The cash for swearing in the President after the August 8 General Election is missing in the national budget for the current financial year after Parliament failed to honour State House’s push for the allocation.
The Treasury says the Sh384.25 million needed for a smooth political transition after the August poll was not factored in the budget for the year starting July.
The cash is needed for a top-level committee that will guide the transfer of power in the weeks between when the poll agency declares the presidential poll winner and the public swearing-in ceremony attended by heads of State and diplomats at taxpayers’ expense.
State House in March had lobbied MPs to include the Sh384.2 million in the Presidency budget for the occasion.
But a report released by the Treasury a week to the August 8 election indicates that the budget for the assumption of office remains unfunded to date.
The Pre-Election Economic and Fiscal Report is a requirement of the law and shows expenses tied to the poll. It must be issued four months before the poll or April 4, but the Treasury made it public less than two weeks ago.
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The budget for the function is especially crucial in the event of a power transfer from the incumbent to an Opposition candidate.
The cash is used to prepare the new head of State, including organising new staff, security and briefings from top government officials for the President-elect as well as facilitate communication between the outgoing and the incoming President.
The swearing-in is done by a committee of 22 people, including security chiefs, Attorney-General, principal secretaries, one Cabinet secretary and three persons nominated by the President-elect in line with the Assumption of Office of President Act.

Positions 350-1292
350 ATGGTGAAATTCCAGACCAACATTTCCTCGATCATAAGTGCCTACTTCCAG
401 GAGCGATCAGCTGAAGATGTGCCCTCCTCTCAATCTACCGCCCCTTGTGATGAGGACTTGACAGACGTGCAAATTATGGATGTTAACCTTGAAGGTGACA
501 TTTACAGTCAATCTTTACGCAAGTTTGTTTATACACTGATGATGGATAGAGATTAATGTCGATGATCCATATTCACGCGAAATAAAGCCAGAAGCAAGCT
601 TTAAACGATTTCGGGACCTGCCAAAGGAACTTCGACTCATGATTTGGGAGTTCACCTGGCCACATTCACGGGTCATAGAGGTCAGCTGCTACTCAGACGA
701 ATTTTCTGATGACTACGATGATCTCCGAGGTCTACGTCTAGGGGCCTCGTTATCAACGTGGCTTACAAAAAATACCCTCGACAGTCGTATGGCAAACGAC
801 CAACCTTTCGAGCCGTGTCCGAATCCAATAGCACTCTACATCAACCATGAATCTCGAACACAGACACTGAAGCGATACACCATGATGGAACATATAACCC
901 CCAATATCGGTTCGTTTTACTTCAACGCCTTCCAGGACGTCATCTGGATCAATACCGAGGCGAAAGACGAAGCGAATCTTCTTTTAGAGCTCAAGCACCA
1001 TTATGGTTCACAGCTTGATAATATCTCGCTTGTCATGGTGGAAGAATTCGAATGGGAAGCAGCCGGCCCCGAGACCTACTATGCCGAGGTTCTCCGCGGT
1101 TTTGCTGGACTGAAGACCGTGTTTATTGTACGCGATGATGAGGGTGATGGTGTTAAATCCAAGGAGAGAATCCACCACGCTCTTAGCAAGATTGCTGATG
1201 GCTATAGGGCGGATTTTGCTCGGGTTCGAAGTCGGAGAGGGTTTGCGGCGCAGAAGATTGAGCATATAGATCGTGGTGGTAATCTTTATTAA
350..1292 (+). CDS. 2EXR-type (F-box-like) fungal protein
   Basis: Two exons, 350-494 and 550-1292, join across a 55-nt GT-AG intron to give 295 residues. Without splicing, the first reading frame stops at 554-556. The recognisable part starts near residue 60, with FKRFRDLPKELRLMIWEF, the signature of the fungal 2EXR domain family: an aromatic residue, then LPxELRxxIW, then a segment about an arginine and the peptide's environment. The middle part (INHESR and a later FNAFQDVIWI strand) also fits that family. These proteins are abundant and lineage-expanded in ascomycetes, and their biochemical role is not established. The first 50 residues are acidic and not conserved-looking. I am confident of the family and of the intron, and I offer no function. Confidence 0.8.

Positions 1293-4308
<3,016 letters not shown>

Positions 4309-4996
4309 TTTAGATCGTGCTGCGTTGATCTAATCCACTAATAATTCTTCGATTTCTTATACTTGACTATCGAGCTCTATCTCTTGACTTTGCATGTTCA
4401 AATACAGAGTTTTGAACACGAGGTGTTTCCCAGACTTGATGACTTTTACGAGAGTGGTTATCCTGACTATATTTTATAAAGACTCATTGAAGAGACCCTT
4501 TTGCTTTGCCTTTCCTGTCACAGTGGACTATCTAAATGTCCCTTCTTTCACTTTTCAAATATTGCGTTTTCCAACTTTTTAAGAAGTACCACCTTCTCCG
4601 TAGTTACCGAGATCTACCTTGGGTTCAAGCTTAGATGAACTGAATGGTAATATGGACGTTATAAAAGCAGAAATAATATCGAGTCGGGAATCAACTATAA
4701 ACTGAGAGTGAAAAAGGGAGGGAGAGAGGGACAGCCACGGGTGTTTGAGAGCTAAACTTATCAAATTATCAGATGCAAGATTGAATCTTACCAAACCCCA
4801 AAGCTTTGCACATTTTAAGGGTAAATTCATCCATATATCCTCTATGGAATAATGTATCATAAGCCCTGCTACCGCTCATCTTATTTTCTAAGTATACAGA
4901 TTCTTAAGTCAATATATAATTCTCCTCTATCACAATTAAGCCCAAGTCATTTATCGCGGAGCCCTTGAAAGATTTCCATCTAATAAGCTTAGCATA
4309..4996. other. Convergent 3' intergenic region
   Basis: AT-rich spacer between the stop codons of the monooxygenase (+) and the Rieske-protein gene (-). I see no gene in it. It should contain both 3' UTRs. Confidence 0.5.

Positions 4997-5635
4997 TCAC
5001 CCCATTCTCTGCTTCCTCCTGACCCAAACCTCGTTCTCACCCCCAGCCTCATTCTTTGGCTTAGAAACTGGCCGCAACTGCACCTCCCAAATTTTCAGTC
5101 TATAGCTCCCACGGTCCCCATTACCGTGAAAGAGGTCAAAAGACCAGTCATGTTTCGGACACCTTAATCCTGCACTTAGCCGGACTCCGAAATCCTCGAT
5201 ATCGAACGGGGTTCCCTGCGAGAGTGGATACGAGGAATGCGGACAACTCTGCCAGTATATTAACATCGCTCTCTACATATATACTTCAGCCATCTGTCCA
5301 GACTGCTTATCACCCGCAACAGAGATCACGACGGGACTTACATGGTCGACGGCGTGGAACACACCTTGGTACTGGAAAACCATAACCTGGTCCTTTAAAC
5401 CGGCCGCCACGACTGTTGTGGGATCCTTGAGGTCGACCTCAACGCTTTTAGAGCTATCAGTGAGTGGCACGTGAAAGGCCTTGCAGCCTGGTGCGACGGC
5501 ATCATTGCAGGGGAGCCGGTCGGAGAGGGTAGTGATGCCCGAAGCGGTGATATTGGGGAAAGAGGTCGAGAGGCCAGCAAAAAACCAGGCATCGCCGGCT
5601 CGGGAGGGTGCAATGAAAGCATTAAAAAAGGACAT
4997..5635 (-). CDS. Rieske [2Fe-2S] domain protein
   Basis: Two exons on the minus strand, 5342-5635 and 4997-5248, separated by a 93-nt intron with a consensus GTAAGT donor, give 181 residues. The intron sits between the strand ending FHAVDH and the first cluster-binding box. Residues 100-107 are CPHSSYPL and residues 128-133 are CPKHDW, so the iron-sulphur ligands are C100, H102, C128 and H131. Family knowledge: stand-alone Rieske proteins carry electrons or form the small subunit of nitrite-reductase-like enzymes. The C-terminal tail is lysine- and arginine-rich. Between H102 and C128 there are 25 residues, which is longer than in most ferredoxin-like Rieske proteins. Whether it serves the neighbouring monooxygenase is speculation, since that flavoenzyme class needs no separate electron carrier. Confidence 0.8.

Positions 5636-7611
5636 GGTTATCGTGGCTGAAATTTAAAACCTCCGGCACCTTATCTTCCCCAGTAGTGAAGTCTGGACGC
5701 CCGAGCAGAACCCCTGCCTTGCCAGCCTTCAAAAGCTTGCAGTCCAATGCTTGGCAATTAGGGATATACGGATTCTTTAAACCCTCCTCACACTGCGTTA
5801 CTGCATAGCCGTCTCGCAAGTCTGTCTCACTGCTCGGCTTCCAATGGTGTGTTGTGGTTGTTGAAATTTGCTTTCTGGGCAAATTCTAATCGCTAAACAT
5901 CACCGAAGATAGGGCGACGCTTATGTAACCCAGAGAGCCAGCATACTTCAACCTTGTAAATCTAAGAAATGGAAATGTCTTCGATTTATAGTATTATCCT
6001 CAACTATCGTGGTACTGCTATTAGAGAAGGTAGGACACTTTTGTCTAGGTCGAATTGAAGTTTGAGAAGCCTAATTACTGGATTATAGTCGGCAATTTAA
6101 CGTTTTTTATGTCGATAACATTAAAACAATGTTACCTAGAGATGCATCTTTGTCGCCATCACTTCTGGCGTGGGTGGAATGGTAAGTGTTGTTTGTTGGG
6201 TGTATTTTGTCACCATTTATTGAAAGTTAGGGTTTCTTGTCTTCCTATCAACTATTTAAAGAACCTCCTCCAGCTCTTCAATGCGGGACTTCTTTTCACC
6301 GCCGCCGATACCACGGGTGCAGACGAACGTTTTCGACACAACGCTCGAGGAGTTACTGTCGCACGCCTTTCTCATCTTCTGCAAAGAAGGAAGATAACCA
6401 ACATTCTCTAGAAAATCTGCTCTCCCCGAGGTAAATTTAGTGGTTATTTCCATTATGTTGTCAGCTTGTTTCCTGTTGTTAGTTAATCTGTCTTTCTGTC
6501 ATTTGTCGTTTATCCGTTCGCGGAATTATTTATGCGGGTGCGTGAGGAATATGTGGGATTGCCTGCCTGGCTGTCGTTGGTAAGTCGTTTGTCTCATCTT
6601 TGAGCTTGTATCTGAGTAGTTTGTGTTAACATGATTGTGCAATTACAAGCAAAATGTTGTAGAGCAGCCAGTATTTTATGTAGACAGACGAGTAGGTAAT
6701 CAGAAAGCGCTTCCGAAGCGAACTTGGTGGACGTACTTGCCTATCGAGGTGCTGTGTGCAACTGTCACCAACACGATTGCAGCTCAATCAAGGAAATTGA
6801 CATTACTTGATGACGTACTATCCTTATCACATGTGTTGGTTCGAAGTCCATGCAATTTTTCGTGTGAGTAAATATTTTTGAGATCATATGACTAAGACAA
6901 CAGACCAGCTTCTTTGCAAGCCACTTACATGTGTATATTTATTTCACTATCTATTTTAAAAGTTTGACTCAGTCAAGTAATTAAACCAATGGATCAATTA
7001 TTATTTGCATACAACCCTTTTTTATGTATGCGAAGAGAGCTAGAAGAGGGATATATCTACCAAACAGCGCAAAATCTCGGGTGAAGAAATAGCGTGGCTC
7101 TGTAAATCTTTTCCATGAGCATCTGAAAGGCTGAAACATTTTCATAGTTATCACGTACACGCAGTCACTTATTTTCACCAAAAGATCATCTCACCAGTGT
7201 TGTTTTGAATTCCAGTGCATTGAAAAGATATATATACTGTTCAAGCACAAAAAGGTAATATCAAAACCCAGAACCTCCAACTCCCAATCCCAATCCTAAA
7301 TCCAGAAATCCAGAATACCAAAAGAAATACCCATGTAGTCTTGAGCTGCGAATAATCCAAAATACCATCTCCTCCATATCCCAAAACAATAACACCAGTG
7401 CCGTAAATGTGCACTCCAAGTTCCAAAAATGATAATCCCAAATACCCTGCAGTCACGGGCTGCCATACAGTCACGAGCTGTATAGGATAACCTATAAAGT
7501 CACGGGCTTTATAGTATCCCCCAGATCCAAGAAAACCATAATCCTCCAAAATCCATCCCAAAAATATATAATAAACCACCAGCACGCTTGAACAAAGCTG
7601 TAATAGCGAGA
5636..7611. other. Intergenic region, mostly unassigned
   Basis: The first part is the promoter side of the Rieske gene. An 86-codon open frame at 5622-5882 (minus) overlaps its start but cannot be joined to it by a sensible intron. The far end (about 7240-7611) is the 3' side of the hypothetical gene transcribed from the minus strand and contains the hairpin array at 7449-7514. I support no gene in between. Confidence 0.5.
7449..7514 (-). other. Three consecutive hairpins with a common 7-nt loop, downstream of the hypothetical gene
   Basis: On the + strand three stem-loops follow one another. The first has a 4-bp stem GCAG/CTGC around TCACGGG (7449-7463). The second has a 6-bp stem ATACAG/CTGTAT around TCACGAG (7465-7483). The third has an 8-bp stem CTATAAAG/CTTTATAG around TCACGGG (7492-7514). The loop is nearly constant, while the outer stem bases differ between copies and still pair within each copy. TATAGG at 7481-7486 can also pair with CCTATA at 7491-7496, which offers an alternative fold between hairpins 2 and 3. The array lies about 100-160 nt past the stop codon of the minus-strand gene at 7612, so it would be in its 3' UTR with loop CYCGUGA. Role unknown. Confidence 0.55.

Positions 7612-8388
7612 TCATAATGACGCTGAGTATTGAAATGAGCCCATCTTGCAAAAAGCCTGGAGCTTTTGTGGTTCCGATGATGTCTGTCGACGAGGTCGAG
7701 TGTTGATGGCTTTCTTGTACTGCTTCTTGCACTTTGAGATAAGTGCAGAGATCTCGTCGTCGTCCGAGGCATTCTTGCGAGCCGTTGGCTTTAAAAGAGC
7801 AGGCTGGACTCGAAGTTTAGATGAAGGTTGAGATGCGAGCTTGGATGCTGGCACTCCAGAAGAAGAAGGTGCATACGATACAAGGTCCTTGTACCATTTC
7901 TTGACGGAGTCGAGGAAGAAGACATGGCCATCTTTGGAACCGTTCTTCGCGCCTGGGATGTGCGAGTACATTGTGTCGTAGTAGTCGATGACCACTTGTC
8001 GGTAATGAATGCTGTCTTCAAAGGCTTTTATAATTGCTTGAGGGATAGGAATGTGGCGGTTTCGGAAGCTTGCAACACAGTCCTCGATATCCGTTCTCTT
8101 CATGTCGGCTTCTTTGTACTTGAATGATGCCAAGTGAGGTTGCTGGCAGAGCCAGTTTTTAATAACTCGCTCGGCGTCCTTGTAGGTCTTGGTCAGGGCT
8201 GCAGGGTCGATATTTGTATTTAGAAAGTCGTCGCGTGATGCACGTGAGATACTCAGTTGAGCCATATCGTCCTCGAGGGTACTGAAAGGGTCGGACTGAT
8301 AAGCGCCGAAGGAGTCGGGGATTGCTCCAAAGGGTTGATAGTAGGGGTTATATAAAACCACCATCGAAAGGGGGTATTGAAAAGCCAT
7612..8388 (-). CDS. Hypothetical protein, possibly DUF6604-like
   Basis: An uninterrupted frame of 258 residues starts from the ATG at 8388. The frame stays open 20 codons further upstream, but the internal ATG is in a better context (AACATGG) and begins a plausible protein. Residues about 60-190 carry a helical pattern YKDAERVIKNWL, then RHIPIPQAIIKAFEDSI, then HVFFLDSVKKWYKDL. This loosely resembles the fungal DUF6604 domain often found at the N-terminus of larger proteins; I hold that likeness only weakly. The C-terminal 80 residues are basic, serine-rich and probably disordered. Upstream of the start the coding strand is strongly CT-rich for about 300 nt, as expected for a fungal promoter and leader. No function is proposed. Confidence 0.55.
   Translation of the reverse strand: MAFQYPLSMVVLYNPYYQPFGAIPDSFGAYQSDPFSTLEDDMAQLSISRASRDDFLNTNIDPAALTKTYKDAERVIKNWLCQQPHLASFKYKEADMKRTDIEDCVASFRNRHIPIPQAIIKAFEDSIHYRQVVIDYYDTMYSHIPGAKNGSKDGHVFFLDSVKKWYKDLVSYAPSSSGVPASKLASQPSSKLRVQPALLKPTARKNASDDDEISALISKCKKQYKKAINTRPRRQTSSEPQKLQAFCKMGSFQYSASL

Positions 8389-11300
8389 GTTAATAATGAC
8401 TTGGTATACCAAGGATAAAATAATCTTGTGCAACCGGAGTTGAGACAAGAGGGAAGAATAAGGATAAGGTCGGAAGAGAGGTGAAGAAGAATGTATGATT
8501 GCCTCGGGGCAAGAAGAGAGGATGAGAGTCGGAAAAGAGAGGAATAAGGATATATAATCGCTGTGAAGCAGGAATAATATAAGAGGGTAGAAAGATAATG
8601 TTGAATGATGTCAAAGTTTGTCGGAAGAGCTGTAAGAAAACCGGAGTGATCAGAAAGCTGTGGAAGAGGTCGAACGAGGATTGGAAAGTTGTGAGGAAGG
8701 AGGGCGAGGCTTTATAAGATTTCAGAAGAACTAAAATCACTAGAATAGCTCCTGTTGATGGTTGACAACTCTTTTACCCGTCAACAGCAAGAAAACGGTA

The swearing-in date is deemed to be the 14th day after the day of the declaration of presidential results if no election petition has been filed or the seventh day from when the court gives a decision declaring the election to be valid.
Eleven heads of State attended the April 2013 inauguration of Uhuru Kenyatta as Kenya’s fourth President.
Under the Assumption of the Office of President Act, an ad hoc committee chaired by Secretary to the Cabinet is supposed to prepare a programme for the ceremony immediately after the polls.
The law was enacted after the chaotic transfer of power from President Daniel arap Moi to Mwai Kibaki in 2002.
A rowdy section of the crowd hurled balls of mud at the retiring President while the VIP dais was full with diplomats and foreign dignitaries having stood for hours without seats.
For a second term, Mr Kibaki was sworn in late in the evening in 2008 without the usual pomp or diplomats after a contested poll.
Only a few dozen loyalists and civil servants witnessed the occasion at State House.
This came immediately after the electoral agency declared Mr Kibaki the President on December 30, triggering the post-election violence that left at least 1,200 people dead.
Under the Assumption of the Office of President Act, the swearing-in must be conducted at a public place in Nairobi between 10am and 2pm. The day is reserved as a public holiday.
President Kenyatta is running for a second and final five-year term on a Jubilee Party ticket.
Raila Odinga is the opposition candidate under the National Super Alliance (Nasa).
According to the Act, the Transition Committee will work for a period of one month to complete the power transfer process.
The committee is supposed to start by arranging a security detail, staff and facilities for both the new President and the deputy immediately the Independent Electoral and Boundaries Commission releases the final results.